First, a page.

You had a raincoat? and other obvious questions

our fair city on the banks of the River Isar

Good morning 2020 (written early New Year’s Day morning). What a wild ride it’s already been, and I’m still in my pyjamas.

My mother, who’s nickname when she was young was ‘Fafa’ so that’s what I call her here, and I have talked briefly, which because of the time difference between here and the States means it’s still yesterday there.

My sister-in-law and I also had a meaningful, end of the year conversation a little while ago in which we talked about her husband/my brother and what he was like as a child. That was something.

We also talked about me, which is unfortunately still one of my favourite subjects, and she had some insight about all of that, which I appreciated. All of that, you ask? All of what, exactly?

Well, this is the first time in almost twenty years that I haven’t had a dog to walk on New Year’s morning. You likely know of Ella and Louis, but before them there was a girldog named Lyle. She came with my first wife and me from the States, when wee moved here to Munich in 2001.

She was my only real responsibility as I was getting my bearings in this curious new land. German culture was weirdly unfathomable, which made no sense because I’d lived here as a small child. I’d learned to play German music and even sang in the godforsaken language before I understood what I was singing about. Nevertheless, I felt odd and like an outsider.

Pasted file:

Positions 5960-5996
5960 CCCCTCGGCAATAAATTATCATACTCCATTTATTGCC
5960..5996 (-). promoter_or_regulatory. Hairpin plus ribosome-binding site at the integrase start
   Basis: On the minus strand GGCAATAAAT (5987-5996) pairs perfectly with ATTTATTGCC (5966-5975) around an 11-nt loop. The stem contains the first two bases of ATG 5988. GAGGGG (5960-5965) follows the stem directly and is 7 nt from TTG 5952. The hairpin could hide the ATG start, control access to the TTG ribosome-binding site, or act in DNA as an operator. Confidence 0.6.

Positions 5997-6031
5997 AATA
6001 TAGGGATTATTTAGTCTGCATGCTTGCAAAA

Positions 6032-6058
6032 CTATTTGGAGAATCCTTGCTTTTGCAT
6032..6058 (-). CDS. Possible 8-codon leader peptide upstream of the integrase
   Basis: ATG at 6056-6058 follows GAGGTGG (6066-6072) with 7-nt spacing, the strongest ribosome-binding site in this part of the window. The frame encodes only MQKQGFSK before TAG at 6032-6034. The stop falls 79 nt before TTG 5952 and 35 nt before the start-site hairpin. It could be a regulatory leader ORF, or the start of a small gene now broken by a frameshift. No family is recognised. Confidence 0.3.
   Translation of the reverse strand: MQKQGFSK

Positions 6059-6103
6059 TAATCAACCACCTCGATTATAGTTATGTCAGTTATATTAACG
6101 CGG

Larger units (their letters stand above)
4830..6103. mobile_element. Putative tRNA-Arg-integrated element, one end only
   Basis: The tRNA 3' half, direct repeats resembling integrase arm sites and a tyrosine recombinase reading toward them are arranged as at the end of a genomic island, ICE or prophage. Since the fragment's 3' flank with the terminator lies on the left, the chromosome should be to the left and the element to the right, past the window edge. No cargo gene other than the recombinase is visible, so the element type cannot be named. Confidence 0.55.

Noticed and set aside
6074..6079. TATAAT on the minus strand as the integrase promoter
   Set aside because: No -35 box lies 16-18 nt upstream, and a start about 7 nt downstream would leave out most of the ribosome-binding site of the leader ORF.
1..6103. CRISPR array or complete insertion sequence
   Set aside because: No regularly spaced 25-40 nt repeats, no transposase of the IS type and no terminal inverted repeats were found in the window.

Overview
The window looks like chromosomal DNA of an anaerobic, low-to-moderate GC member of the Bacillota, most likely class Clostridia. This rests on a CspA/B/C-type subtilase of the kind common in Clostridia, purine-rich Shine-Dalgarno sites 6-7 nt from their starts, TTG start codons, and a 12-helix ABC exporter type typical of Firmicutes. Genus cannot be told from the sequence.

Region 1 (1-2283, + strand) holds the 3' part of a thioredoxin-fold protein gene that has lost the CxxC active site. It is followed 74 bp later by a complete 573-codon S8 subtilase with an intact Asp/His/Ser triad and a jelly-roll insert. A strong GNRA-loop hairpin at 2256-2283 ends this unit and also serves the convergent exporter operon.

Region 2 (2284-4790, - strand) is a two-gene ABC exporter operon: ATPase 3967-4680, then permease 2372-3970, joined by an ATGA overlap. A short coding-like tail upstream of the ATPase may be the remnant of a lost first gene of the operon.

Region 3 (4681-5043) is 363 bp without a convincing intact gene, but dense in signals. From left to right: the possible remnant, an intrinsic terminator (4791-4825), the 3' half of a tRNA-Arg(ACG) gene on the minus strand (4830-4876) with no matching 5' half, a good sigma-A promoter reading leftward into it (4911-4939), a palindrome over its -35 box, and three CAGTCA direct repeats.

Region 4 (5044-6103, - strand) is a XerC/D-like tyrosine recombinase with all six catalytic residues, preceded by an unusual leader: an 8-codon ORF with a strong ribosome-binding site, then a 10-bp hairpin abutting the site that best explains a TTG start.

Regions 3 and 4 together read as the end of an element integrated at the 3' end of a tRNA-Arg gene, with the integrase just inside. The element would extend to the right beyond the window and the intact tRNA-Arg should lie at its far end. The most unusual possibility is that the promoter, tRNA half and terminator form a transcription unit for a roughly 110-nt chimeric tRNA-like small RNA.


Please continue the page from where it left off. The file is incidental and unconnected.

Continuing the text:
That first year, I drank too much Augustiner and Austrian Veltiner, I smoked my Gauloises, and I walked my dog. It was all pretty straightforward. Below is a photo of my friend Elaine’s dog, Poppet, and me in Tottenham. Well, it’s our shadows. When I’m without a dog, I greet every single one I see. Right now, I’m meeting a lot of dogs.

Poppet’s and my shadows…

Here’s the story I want to tell today, and I assure you that there’s a moral. I’ll be explicit, rather than make you guess what my motive is.

It’s about gratitude and perspective.

A woman told a few friends and me a disheartening story about her horrible childhood and how she always felt like an outsider. She could’ve been telling my story, but that’s beside the point. ‘It’s not always about you, Ken.’ Yes, I get it.

She told us about standing in the rain in her raincoat and looking up at the sky and somehow, in her childlike wonder, asking what on earth the reason for everything was. Asking God or the universe or whatever was out there why she was even here. Why did she even exist? What was even the point?

Aphrodite and the setting sun

After my friend told her story, we were all really quiet. It was so depressing that we were simply mute. Until one quiet voice meekly asked, ‘You had a raincoat?

The raincoat obviously wasn’t the point of the story, but clearly the woman who was almost afraid to ask her question must’ve had an even worse childhood. For her, the mere shelter from the rain was absolute and utter luxury.

I try to remember that everyone I encounter could be dealing with trauma that he or she doesn’t even want to think about. It’s a trick I use to be more compassionate. Sometimes it works.